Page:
Then another day I’m wandering along and get an email with bite in it or I notice I'm beginning to dread a certain phone call and my inner attorney has started to maneuver and make cases and convince people of things before I even knew that I had hired him. I not only have thoughts, but I have thoughts about my thoughts. The thoughts give themselves reviews—lovely, boring, that one’s intense, ooh, get that one away from me. I think that is what is meant by suffering.

Each thought brings a world and gives us an invitation to live in that world. We are frightened and even ashamed of the chaotic shapes that form in consciousness but there is nothing truly wrong with them. When we identify with our thoughts we live in their worlds and that might be worth objecting to. Suffering is insoluble then, because no matter how much we adjust a thought world, it’s still an airless cell. The thought we identify with might be a district of the ancient city of should-have, could-have or would-have as in ‘He shouldn't be doing that.’ It might also be an attack on oneself, ‘I always make that mistake!’ Most thoughts are intrinsically unverifiable. One of the product features of a thought is that if you run it backwards it is just as unverifiable as it was when you ran it forwards. 'It was terrible that we argued' or 'it might deepen our connection if we argue'—actually, no one knows. Our thoughts are transparent and if we live in their world, we live as ghosts. When we see through our thoughts, they are dreams, evaporating like morning fog.

The Koan this Week:

If you turn things around you are like the Buddha.

Suffering comes from living in the worlds made by thoughts. 'He shouldn't have left me,' 'It’s terrible that she died.' 'Nobody loves me.' 'I’m doomed. Even meditation doesn’t work for me.' 'I’ll end up pushing a shopping cart.'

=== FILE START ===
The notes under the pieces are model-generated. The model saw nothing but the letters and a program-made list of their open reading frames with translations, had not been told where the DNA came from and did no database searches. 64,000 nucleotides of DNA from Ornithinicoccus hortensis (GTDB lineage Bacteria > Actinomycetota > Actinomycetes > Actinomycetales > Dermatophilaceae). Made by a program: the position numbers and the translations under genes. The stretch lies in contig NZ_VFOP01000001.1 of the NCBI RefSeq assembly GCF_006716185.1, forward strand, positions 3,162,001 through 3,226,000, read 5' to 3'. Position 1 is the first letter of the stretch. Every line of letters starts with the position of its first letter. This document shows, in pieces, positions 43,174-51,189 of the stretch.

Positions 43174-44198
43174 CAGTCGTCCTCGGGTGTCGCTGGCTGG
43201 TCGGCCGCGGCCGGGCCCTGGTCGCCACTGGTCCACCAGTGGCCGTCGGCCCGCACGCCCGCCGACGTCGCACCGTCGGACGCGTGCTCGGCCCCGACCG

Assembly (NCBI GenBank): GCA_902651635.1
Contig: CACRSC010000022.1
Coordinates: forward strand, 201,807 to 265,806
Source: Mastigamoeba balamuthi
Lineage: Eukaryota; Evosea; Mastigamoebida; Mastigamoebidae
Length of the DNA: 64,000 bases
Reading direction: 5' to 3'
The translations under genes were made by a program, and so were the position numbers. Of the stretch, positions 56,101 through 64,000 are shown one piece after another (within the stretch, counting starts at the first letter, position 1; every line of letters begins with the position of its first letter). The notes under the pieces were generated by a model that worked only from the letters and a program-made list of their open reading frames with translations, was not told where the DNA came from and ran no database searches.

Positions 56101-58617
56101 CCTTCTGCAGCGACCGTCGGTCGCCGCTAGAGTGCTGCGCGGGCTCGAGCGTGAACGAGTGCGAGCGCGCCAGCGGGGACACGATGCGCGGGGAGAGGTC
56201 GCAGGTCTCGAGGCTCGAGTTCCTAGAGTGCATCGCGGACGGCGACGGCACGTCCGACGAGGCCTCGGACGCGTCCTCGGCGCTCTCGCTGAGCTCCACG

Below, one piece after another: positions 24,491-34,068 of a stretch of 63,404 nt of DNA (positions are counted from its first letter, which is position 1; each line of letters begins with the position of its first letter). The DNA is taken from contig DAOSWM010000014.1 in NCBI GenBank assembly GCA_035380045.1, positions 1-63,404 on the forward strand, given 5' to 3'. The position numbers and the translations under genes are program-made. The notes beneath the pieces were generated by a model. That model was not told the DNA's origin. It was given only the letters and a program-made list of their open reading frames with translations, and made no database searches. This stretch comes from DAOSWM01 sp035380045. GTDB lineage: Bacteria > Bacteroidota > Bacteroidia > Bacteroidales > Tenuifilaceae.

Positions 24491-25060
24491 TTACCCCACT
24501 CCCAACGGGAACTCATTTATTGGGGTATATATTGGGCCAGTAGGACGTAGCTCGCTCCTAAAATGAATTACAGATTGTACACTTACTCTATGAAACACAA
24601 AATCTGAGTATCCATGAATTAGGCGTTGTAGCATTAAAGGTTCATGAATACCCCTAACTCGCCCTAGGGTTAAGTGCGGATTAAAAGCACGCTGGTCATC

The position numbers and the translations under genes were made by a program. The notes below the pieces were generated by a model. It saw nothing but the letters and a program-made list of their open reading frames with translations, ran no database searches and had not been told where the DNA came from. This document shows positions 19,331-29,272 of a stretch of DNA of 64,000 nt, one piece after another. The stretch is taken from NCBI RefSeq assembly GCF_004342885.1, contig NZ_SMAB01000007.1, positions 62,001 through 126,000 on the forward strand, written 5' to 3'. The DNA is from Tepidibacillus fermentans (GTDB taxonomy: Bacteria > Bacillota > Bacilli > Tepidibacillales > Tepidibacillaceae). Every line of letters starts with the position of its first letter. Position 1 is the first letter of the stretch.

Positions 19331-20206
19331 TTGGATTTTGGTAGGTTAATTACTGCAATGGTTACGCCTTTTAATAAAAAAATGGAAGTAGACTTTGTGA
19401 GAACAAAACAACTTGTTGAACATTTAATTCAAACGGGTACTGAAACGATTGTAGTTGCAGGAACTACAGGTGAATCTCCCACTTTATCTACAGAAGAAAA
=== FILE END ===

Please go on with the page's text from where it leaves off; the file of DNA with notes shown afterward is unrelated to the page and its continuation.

Turning things around is demolition. It’s fun. A joke turns things around and dissolves a thought world that we had entered. A koan does the same thing. It’s a kind of banana skin to send you head over heels.

Here is a related koan:

Blossoms on withered tree—a spring outside of time;
riding backwards on a jade elephant, chasing a dragon deer with wings.

It’s an amusement park ride and whatever a dragon deer is, I’ll be happy to chase it. You can play with thought worlds. For example, you might get yourself a shopping cart and push it around in your living room. A mother told me a story about taking her two kids to the Renaissance Fair. After shuffling forward for hours in the sun, she discovered at the gate that she had left her purse in the car two miles away. She began to walk back. The kids started to complain and whine. She threw herself down on the ground and started kicking and complaining too.

Michael Katz related to me a conversation with Gregory Bateson, the thinker and anthropologist. Michael was driving him to a conference at Lindisfarne on Long Island and Bateson said he dreaded something about conferences.
“What is that?” asked Michael.
“Well, people don’t have a sense of humor.”
“What does that mean to you?”
Bateson thought about it and said, “A sense of humor depends on knowing that what you think doesn’t really matter, or even that you don’t really matter.”

Byron Katie’s inquiry system is meant to explode thoughts, and turning thoughts around is one of its key points. Since she didn’t read any Buddhism before she noticed this, it probably goes to show that we invent Zen over and over again.